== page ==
The reported incidence of coronary ostial stenosis after SAVR ranges between 0.1% and 5% [1, 2]. Ischemic symptoms typically present within 3–6 months after SAVR. Funada et al. [3] and Somopopolou et al. [4] suggested that the most likely pathophysiological mechanism of coronary artery stenosis in the late stage of SAVR is posttraumatic fibrous intimal proliferation caused by coronary ostia cannulation for direct cardioplegia during the operation. Other potential technical problems [1, 5] that lead to the obstruction of a given coronary osmium include inaccurate size, improper positioning of the prosthesis, and suture line. There are only a few case reports concerning coronary stenosis as an acute complication after SAVR due to calcium-like material [2, 6], thrombus [7], or unknown emboli [8].

In such cases, abnormal wall motion was detected using TEE, and coronary problems were suspected and diagnosed via coronary angiography.

TEE can provide pivotal information during cardiac valve replacement surgery, including prosthetic valve motion, pathological leaks, findings related to other valvular diseases, closely evaluate the new relationship between the bilateral coronary ostium and new prosthetic valve [7], and aortic event such as aortic dissection [9] as well as to cardiac wall mortion.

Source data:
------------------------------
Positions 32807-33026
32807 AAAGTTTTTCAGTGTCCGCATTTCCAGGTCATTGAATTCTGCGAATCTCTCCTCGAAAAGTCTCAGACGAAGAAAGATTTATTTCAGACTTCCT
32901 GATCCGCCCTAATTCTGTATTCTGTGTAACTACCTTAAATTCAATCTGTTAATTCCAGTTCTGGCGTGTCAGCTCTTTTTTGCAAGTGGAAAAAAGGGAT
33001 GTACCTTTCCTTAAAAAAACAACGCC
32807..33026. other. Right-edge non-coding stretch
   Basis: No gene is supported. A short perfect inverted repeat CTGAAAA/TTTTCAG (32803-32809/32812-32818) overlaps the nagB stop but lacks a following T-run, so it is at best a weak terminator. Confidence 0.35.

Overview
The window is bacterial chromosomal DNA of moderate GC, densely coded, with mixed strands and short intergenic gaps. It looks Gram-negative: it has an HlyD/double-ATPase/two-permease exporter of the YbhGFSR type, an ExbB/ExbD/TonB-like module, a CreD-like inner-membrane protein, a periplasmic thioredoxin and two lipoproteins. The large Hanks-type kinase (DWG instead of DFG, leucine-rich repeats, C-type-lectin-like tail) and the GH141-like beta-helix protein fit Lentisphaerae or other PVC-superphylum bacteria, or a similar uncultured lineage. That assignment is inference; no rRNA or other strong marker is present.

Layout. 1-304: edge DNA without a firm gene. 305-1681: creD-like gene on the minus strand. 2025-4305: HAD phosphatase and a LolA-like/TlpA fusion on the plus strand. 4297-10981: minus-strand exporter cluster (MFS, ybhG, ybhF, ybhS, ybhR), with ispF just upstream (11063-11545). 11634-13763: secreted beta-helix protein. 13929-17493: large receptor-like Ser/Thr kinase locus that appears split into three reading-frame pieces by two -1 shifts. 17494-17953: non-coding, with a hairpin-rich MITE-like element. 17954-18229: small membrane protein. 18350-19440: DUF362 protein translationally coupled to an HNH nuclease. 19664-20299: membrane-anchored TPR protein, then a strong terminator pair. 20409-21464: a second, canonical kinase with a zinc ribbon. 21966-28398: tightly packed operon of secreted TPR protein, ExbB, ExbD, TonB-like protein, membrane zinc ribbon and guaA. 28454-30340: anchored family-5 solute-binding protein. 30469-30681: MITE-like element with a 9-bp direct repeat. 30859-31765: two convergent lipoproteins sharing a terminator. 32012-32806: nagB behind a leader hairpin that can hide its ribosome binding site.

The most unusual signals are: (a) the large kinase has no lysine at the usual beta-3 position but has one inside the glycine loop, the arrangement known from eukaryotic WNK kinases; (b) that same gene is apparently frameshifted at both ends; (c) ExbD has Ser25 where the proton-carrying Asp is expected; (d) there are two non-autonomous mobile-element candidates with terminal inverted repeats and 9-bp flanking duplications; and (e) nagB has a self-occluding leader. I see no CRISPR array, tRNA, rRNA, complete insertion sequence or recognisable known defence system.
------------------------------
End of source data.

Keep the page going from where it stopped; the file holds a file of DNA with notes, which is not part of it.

The uniqueness of this case is that repeated TEE confirmed the moving stenosis site, which revealed that the cause was an embolus and that it was not a calcified lesion based on the echo brightness. Furthermore, by adjusting the Doppler sensitivity, it was possible to detect a slight flow, diagnosing a partial occlusion rather than a complete occlusion implying that the wire may be able to pass through. This suggested the possibility of suctioning out the embolus with a catheter, or even placing a stent. Because ECG can facilitate fast diagnosis of coronary problems, we were able to find the cause and consider the best surgical approach for this patient through patient observation with TEE.

CABG and PCI are the main treatment modalities for coronary obstruction by debris. The advantage of CABG is that it can be completed in the operating room where CPB can be used, thus improving safety. However, it is more invasive due to the need for graft harvesting, and CABG is not always safe. It can result in perioperative infarction, a high operative mortality rate, or a poor long-term outcome [10] PCI is a minimally invasive procedure that allows direct aspiration of the embolic material [11] or stent placement, precluding the need for grafting. In fact, several reports have shown good early and late outcomes with PCI and stent implantation [4, 12].